There are some musicians who go for many years without really knowing how to earn consistently from their music, or how to turn their music into a successful and enjoyable music career.
Here’s the good news, this Monday, I start 11 days of amazing FREE live sessions, on YouTube covering a variety of ingredients to help you on your journey. Feast your eyes on the topics:
Now that choirs can once again sing together, BBC Songs of Praise Gospel Choir of the Year is back!
The contest looks for the best amateur gospel choirs in the country to take part in this celebration, which has become a popular and prestigious event in the Gospel music world. If you sing in a Gospel choir and think you’ve got what it takes to bring home the trophy, the renown and £1,000, this is your chance!
All you need to do is send in two recordings of the songs you’d choose to sing if you were to get through to the televised finals. All information, including the Entry Form, Rules and Privacy Notice can be found on the Songs of Praise website bbc.co.uk/songsofpraise.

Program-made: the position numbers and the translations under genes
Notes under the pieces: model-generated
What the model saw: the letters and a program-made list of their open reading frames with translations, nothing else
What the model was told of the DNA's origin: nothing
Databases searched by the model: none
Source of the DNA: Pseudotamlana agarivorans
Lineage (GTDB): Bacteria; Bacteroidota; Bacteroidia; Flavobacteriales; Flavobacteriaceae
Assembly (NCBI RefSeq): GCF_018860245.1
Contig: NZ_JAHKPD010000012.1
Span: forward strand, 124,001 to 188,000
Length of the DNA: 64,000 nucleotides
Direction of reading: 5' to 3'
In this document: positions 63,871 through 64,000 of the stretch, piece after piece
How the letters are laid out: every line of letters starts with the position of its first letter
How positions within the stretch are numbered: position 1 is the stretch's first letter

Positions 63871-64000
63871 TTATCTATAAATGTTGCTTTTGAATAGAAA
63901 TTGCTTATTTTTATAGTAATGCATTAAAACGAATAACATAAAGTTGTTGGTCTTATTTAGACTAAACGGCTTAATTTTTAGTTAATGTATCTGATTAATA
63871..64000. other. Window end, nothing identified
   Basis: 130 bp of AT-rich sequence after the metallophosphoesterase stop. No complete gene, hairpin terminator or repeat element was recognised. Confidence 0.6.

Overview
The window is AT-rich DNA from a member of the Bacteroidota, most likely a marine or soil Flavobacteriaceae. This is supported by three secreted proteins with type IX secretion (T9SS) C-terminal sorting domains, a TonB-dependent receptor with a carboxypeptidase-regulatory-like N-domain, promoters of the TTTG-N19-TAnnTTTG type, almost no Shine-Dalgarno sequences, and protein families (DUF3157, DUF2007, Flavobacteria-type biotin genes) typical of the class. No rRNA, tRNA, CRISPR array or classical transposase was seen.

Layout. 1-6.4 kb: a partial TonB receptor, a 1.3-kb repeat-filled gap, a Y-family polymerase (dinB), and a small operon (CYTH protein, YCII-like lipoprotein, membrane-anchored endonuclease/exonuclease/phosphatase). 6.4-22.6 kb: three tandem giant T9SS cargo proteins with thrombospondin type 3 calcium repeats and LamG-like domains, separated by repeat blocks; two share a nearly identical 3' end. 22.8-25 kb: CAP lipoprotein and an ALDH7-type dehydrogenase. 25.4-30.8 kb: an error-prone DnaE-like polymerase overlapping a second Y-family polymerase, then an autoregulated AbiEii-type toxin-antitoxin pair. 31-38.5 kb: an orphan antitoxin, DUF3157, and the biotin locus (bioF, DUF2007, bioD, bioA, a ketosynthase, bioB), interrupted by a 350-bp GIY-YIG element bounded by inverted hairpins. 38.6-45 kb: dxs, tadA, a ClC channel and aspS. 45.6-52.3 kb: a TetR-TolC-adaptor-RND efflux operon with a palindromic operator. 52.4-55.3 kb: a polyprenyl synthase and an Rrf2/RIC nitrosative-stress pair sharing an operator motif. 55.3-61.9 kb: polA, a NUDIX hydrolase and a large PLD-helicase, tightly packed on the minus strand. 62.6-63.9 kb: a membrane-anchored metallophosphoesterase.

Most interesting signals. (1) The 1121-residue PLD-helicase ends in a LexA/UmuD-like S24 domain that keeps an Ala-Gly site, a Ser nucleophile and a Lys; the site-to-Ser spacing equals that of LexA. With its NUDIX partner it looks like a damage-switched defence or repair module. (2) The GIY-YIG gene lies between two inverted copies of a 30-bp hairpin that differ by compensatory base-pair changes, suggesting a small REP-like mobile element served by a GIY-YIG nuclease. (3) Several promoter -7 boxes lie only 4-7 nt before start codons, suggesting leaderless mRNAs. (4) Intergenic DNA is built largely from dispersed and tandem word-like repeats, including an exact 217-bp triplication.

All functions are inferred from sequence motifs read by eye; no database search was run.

The deadline for entries to be received is Midnight Sunday 3rd July 2022.
The televised finals will be recorded over one day on Saturday 22nd October 2022 at The Monastery Manchester with the programmes themselves due for broadcast...
Since 2018, the UK committed to celebrate Windrush Day every year on June 22 to honour the British Caribbean community. To contribute in occasion of the day back in 2019, the Musicians Union invited Millicent to write for the guest blog, exploring the impact that the Windrush Generation has had on her and on the British music scene as a whole.
The article is called 'Children of The Windrush Generation Make Music'. You can read it on Millicent's website and also on the Musicians Union page.